I feel like my life is now divided between Before Pod and After Pod and I really wish I was back to the Before Pod time because Laline Paull has shredded my brain. A strong contender for my book of the year as well as my worst. – Suzy
… Exodus was the Longi people’s kinetic prayer of thanks to the ocean for the survival of their pod. All calves learned the story of how the Longi had been forced out of their beautiful original homewater by the invasion of the cruel barbaric Tursiops tribe. The passage across the ocean from that moment was perilous and marked with many losses.
● At its most basic this is a book about animals trying to exist in a world that humans are mistreating. The narrative begins with Ea, an adolescent spinner dolphin who is deaf and in turmoil about being unable to spin.
However, each subsequent chapter moves to the point of view of another speaking mammal or fish and I felt disengaged for many chapters. There were too many plot diversions and too many voices (though the shit-eating remora was my favourite!) Two thirds in, the focus returned to Ea as well as a former character, Google, a military trained dolphin. It was only then that I engaged fully with the plot and began to feel invested in the characters.
It’s an interesting premise that Paull has tackled and commendation must be given for that. In fiction featuring animals we are used to anthropomorphisation but in this case we are exposed to more of a no holds barred script for a David Attenborough documentary, complete with tribal warfare, animal to animal cruelty and rape, with the mammals’ clicks, beeps and sonar bounces interpreted into English. I began reading into everything wondering if it was all a giant metaphor for colonisation. I’m still not sure.
At this point in time I feel like this book’s premise is a bit of a stretch for me. However, I wouldn’t be surprised if in 20 years time we acknowledge this book as the turning stone for a completely new genre of fiction. – Rachel
What is the job of fiction? To entertain? To educate? To document? To insert the reader into an unexpected place or mindset so they can see the world through another lens? The authors on this year’s shortlist took their roles to the next level, with the four books encompassing all of these criteria. It appears that to have the edge in 2023 it is not enough to just write something of interest and write well, the work must be important too, it should raise issues of note to New Zealanders and it should make us wonder: what is my understanding of this, and what is my moral responsibility in relation to this?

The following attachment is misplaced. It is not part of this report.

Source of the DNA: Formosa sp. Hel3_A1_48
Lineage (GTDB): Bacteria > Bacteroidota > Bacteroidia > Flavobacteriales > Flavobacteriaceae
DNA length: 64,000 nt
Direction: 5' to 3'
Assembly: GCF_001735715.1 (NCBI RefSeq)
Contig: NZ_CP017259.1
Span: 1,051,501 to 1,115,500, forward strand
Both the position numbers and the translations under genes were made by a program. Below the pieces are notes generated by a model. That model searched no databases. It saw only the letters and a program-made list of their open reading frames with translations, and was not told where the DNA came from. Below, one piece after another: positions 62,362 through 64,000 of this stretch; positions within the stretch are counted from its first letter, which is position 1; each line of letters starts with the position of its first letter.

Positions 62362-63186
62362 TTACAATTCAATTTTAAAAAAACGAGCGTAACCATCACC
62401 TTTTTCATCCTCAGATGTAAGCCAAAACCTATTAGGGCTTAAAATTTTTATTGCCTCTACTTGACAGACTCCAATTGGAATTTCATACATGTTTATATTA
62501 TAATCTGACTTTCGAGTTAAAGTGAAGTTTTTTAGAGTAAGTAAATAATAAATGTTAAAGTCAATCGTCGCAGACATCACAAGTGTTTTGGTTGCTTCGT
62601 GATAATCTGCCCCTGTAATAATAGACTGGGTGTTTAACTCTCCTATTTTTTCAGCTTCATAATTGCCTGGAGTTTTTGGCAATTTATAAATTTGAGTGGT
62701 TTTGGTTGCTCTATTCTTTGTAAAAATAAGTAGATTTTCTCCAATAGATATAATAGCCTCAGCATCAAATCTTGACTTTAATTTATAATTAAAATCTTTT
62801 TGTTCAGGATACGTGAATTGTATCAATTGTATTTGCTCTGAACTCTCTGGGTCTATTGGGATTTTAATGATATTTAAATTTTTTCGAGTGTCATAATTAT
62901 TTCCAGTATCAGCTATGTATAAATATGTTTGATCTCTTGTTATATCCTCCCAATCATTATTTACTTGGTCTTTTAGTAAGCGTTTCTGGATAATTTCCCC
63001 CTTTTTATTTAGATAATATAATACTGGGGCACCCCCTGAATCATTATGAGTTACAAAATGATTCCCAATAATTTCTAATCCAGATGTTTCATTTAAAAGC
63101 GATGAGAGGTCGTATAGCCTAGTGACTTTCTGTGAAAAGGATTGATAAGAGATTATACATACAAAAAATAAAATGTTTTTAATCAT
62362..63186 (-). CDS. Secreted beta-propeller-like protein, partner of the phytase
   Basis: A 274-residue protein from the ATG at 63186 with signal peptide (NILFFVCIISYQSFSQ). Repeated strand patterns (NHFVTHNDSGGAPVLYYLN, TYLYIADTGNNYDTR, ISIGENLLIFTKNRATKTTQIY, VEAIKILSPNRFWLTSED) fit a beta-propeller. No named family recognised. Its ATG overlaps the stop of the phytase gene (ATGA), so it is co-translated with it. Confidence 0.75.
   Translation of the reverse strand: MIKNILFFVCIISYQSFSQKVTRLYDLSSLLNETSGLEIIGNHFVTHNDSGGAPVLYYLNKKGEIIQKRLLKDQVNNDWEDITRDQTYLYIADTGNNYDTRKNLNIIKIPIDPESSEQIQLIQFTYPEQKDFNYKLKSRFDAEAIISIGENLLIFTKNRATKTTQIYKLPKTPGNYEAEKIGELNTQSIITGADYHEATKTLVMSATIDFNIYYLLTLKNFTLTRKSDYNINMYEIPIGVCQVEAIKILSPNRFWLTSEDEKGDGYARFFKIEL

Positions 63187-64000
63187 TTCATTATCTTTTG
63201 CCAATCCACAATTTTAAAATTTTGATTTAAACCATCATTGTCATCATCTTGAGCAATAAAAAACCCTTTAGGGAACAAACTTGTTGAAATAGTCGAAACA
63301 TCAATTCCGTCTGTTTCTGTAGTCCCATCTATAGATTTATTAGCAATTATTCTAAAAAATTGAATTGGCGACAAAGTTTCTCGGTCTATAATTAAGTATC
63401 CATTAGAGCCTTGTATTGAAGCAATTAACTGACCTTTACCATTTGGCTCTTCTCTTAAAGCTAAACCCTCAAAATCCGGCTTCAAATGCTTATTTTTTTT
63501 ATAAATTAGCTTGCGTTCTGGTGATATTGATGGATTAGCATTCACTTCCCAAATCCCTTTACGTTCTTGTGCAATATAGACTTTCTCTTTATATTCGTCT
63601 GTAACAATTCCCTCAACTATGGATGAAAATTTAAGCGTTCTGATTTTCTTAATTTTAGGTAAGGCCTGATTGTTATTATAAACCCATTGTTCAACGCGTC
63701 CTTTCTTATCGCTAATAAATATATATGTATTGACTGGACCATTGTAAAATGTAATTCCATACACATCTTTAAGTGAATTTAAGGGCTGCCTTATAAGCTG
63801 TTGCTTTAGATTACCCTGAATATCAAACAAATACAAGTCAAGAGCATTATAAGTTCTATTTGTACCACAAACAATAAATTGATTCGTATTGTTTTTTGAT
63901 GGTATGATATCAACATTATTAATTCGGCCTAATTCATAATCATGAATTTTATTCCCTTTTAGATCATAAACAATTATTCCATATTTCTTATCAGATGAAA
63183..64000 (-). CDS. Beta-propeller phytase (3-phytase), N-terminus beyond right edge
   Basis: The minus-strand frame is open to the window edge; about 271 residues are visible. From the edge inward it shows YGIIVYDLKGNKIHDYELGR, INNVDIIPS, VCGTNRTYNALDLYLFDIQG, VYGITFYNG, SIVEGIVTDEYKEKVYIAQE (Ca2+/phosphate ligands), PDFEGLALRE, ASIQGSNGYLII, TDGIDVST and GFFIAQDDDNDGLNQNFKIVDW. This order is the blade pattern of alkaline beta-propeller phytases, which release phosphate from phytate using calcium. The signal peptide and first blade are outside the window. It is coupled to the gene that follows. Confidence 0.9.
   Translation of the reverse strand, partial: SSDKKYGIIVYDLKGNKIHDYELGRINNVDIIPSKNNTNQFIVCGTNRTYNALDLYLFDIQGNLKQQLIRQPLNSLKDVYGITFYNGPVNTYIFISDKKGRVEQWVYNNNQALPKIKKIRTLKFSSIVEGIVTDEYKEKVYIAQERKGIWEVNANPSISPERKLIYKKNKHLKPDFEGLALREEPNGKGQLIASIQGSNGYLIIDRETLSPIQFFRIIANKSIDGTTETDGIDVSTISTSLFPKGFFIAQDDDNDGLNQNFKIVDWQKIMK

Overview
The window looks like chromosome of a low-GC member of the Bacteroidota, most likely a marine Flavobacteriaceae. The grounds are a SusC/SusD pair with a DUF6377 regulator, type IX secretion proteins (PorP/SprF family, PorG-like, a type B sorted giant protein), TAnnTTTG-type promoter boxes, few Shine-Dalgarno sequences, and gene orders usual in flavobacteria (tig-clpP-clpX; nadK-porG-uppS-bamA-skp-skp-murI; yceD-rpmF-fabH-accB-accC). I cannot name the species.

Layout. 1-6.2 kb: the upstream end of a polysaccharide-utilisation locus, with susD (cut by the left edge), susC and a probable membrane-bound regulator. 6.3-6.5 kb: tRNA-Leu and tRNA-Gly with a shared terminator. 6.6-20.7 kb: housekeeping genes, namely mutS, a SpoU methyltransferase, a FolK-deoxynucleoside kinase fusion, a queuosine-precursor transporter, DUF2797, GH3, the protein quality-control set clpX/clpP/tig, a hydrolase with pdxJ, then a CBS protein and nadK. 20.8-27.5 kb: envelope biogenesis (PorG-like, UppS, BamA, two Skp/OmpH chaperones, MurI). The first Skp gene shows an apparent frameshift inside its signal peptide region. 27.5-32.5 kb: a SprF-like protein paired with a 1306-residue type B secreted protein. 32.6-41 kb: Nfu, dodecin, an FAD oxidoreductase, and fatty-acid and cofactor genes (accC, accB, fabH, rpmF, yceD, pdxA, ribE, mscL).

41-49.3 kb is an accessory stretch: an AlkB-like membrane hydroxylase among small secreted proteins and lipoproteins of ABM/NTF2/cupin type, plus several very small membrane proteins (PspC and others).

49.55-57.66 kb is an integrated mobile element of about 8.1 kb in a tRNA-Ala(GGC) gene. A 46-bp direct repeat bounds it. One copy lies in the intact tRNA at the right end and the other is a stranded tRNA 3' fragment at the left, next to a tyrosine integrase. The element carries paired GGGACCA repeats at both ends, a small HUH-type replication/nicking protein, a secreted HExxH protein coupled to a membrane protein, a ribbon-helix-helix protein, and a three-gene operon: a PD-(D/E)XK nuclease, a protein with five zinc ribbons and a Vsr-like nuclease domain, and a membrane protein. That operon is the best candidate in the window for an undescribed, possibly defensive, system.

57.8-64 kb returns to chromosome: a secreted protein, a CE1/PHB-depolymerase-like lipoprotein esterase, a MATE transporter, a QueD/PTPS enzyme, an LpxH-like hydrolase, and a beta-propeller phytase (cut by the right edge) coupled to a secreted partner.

In Better The Blood a traditional detective story is interspersed with historical fact about past wrongs enacted on Māori and how a descendant of such a person now wishes to undertake utu to balance the playing field. It covers off colonisation, the role of Māori in the police force, the abuse of the Treaty of Waitangi, modern day protests over land, misogyny towards women, leniency of the courts towards white offenders …. heavy stuff but all merged into a real page turner of a plot.
Kāwai takes us back to 1734 and introduces Kaitanga, a newly born chief-to-be and details his life into young adulthood. It is a no holds barred look at the life Māori led prior to colonisation, including tribal warfare, slavery and cannibalism, but also the bonds and treaties made between tribes, the processes they had for foraging, cooking, building, marriage and training for warfare. Again a lot of information, historically accurate, but with a fantastic plot and loveable characters.
The Axeman’s Carnival seems like a more lively and less intense read, with a talking magpie as its narrator and funny social media content as a central plot driver. However, it too references colonisation, with one thread detailing how Tama’s sister is dismayed that he has given up on his bird family, their traditions and culture, instead taking up with the humans, speaking their language, eating their tasteless food and mimicking them. The book also broaches another important topic, domestic violence and the role of women.
Mrs Jewell & The Wreck Of The General Grant is the only shortlister to not tackle colonisation, however as a take on a real event Cristina Sanders has taken it upon herself to be historically accurate and to give the reader a real experience as if shipwrecked themselves. What’s more she has tackled the incomplete documentation of history and given a voice to someone who was not granted one at the time, the only female amongst the survivors.